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Research priority setting in women’s health: a systematic review

Research output: Contribution to journalReview article

L. Graham, B. J.G. Illingworth, M. Showell, M. Vercoe, E. J. Crosbie, L. J. Gingel, C. M. Farquhar, A. W. Horne, M. Prior, J. M. Stephenson, L. A. Magee, J. M.N. Duffy

Original languageEnglish
Pages (from-to)694-700
Number of pages7
JournalBJOG: An International Journal of Obstetrics and Gynaecology
Volume127
Issue number6
DOIs
Publication statusPublished - 1 May 2020

King's Authors

Abstract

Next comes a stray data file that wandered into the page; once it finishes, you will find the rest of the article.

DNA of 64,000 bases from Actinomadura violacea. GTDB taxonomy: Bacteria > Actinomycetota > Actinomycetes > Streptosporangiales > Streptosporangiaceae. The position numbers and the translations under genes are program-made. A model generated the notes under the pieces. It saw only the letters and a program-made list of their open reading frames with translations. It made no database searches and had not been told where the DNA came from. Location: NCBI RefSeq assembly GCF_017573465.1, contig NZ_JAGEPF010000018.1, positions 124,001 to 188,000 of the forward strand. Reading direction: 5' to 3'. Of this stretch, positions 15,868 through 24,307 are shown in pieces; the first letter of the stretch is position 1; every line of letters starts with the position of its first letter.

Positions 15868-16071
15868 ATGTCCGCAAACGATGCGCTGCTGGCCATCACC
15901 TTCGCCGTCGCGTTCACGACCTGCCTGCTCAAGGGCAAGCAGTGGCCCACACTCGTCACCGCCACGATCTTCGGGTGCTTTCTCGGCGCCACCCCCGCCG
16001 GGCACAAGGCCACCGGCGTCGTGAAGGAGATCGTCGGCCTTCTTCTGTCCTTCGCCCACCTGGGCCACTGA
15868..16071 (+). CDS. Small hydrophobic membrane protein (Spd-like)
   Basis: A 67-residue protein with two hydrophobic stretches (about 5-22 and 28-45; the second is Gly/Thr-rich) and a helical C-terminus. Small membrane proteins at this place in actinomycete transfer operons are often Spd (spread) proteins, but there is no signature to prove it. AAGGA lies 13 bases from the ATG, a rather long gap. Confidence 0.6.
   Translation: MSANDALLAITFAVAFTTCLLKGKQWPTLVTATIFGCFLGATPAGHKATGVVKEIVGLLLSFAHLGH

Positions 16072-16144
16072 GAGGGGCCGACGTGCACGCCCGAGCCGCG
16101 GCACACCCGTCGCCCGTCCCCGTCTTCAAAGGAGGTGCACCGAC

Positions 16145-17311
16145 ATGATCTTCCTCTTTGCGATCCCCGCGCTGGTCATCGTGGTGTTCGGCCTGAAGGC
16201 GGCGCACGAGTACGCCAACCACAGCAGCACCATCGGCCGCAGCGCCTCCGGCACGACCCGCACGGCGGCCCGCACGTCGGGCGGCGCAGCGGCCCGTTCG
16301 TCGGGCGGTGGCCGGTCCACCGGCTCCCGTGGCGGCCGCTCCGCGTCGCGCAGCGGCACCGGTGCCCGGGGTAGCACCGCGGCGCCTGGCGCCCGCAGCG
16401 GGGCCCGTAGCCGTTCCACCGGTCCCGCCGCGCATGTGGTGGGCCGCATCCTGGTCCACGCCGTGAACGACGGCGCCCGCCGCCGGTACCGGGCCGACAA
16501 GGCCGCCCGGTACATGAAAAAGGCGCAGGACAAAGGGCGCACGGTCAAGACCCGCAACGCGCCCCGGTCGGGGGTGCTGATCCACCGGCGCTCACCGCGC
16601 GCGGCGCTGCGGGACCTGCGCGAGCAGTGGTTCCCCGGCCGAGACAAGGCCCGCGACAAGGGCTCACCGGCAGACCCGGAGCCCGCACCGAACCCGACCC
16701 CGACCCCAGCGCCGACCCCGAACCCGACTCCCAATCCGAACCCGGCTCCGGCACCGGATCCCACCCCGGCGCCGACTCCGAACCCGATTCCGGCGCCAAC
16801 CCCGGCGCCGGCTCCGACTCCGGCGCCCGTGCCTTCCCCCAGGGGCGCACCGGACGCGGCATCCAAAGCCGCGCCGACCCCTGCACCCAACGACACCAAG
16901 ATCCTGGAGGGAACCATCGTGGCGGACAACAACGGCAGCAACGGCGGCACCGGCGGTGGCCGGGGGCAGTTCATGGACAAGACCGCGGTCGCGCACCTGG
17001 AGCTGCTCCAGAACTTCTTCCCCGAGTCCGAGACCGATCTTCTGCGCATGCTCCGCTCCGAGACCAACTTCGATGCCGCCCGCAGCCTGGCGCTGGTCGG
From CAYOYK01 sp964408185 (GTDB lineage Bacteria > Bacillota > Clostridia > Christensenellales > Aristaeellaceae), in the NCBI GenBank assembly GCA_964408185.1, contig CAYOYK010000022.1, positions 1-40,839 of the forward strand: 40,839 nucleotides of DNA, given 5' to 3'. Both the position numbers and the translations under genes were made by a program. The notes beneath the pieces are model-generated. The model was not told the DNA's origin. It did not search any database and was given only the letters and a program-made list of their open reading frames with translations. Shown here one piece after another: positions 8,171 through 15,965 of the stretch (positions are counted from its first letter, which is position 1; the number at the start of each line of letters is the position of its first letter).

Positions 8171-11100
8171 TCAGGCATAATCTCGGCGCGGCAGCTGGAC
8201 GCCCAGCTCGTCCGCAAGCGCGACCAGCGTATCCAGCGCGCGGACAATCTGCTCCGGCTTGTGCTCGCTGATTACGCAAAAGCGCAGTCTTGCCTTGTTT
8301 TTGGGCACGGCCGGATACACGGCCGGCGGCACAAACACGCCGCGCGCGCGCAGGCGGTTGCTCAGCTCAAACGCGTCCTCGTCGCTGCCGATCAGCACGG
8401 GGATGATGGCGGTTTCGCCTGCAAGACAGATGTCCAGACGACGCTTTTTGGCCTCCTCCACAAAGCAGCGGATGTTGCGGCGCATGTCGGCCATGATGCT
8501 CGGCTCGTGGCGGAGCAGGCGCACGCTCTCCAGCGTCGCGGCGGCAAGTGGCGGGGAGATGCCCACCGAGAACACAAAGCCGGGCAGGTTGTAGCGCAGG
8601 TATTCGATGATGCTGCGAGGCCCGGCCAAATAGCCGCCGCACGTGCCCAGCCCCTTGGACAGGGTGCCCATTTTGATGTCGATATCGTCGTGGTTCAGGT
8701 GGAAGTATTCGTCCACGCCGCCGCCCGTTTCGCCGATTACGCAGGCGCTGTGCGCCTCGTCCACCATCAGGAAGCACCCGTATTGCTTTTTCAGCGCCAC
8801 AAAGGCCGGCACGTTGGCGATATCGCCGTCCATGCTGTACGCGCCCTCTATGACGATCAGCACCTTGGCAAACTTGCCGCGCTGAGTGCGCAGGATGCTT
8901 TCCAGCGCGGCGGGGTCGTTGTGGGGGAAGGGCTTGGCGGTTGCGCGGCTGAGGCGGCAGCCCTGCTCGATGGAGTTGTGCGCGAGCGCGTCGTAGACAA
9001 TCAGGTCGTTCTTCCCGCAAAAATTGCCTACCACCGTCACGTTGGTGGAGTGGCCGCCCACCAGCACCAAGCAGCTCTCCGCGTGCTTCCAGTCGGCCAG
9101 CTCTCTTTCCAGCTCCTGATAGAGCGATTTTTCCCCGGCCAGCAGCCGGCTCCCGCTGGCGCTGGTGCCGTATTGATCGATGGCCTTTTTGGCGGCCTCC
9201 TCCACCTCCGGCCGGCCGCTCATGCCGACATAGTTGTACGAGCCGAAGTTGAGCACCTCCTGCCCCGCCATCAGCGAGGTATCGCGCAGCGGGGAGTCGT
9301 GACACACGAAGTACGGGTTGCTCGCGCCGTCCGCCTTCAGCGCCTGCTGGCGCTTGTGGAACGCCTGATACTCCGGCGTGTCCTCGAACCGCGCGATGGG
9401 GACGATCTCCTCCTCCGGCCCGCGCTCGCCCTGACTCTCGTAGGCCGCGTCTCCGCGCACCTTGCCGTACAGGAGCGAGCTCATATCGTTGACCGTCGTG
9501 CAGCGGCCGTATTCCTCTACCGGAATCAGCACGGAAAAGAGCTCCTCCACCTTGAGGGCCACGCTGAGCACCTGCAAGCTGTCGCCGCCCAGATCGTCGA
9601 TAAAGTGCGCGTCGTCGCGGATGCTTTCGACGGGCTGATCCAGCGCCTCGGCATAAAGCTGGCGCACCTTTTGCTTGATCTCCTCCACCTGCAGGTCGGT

Background: Developing a shared agenda is an important step in ensuring future research has the necessary relevance. Objective: To characterise research priority setting partnerships (PSPs) relevant to women’s health. Search strategy: Included studies were identified by searching MEDLINE and the James Lind Alliance (JLA) database. Selection criteria: Priority setting partnerships using formal consensus methods. Data collection and analysis: Descriptive narrative to describe the study characteristics, methods, and results. Main results: Ten national and two international PSPs were identified. All PSPs used the JLA method to identify research priorities. Nine PSPs had published a protocol. Potential research uncertainties were gathered from guidelines (two studies), Cochrane reviews (five studies), and surveys (12 studies). The number of healthcare professionals (31–287), patients (44–932), and others (33–139) who responded to the survey, and the number of uncertainties submitted (52–4767) varied. All PSPs entered confirmed research uncertainties (39–104) into interim priority setting surveys and healthcare professionals (31–287), patients (44–932), and others (33–139) responded. All PSPs entered a short list of research uncertainties into a consensus development meeting, which enabled healthcare professionals (six to 21), patients (eight to 14), and others (two to 13) to identify research priorities (ten to 15). Four PSPs have published their results. Conclusion: Future research priority setting studies should publish a protocol, use formal consensus development methods, and ensure their methods and results are comprehensively reported. Tweetable abstract: Research published in @BJOGtweets highlights future research priorities across women’s health, including @FertilityTop10, @jamesmnduffy.

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